Racing and being a diabetic

Discussion in 'Health Nutrition and Supplements' started by cbb, Jan 27, 2004.

  1. startingover

    startingover New Member

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    After reading this thread, I had to post this- I am the father of a Type 1 and I agree 100% with Martin001. IanKatz may have a program that works for him, but allowing BG to get into the 240+ range for a long period of time is dangerous. I have been the primary care giver and diabetic manager for my son who was diagnosed at age 8 (18 now) with Type 1. He played hockey and baseball. His BG would shoot up during hockey and his performance would drop off-almost like hitting a brick wall. We began testing more frequently and tried to maintain his BG in the 120-160 range at all times during games. This gave him good performance and his A1C is under 6.8. Hockey would flood his blood with glycogen which drove up the BG; he would take insulin (humalog, 1-2 units) during games which kept him in balance. The risk was that after games he would go very low (under 40) unless he consumed carbs and did not completely cover them with insulin. His lantus needs were about 24-25 units per day. Intense excercise with Type 1 is definitely a balancing act that requires much thought and analysis. Get some good medical advice and pay attention to your own experience-chart results, carb intake and insulin levels. Diabetes within competition sports is a challenge but can be managed. If you are a Type 1, don't let diabetes stand in the way. There are many resources available to help. Actually, the most difficult transition for BG management was between regular exercise periods and lower levels of exercise (end of hockey and start of baseball).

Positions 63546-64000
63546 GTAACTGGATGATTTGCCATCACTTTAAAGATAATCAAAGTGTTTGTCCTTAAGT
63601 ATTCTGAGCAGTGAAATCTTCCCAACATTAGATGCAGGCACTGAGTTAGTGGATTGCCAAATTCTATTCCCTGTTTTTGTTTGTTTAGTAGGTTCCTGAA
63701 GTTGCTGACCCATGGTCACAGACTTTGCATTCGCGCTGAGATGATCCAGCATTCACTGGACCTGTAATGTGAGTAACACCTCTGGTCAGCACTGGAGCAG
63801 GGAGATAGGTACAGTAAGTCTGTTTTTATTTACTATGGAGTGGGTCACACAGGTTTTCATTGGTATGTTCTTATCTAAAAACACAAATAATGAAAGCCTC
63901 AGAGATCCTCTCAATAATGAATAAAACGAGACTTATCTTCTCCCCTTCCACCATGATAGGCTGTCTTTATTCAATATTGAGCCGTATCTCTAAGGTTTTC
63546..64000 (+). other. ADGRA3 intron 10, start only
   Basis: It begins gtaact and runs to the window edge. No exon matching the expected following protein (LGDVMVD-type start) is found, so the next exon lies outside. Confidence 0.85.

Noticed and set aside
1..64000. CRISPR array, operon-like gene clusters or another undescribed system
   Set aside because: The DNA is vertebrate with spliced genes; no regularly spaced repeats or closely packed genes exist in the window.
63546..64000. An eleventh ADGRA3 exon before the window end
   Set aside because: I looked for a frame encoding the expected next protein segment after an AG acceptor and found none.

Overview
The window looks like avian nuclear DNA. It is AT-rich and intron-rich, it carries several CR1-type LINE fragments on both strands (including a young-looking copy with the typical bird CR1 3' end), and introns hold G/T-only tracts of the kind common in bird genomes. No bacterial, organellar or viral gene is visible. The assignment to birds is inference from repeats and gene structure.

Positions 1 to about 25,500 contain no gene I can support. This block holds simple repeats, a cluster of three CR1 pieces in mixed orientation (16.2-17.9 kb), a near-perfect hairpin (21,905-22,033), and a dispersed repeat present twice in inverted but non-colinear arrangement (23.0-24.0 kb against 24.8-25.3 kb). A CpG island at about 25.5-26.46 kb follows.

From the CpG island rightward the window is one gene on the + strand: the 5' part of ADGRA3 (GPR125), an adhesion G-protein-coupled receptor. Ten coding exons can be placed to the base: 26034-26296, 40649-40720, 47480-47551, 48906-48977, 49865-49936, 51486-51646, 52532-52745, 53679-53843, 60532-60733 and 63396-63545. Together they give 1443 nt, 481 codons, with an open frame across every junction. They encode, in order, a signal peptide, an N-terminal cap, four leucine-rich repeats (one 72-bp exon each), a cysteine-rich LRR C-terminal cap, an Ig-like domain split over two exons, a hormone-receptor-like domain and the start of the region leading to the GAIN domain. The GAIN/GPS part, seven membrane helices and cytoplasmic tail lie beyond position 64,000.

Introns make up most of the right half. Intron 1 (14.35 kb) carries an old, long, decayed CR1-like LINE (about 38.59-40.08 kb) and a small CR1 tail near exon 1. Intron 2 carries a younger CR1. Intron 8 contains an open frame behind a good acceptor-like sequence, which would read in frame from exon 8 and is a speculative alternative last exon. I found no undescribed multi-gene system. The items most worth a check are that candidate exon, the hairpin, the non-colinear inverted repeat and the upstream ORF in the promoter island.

2. spanner

    spanner New Member

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    I have read the comments with interest. I have been a type 1 diabetic for quite a number of years and have been working with my doctors to continue to perform as I would hope to if I did not have diabetes.

    For a great source if info re: sport and diabetes, look up www.runsweet.com
    There are some great articles about cycling and diabetes care in general. The site is aimed at type 1 diabetics.

    I used to go out cycling early morning with blood sugars in the normal range and, when completing only shorter rides (1 - 2 hours) my blood sugar would go up considerably. To overcome this, I now take a few units of humalog (taking the normal hypo treatment precautions with me on the ride). This counteracts the natural increase of glycogen (and therefore blood sugars) produced by the body to fuel the muscles when you train. Precautions for longer rides are slightly different where a balance of carbs (ex-carbs - in drinks for example) and insulin are crucial to ensure peak performance throughout the ride/race. This has taken a while to get right and there are occasions where I have either hit the wall with low sugars or felt lousy because of high blood sugars. Regular testing has proven invaluable (during training and not on a race of course) to ensure that I got a good understanding of the effects of carbs/insulin/exercise/time and how my body reacted with each.

    Good luck to all those type 1's out there......and remember to tell those that you cycle with to watch out for signs of a hypo in you (take HypoStop carb gel as this can be absorbed through the skin inside the mouth).
     
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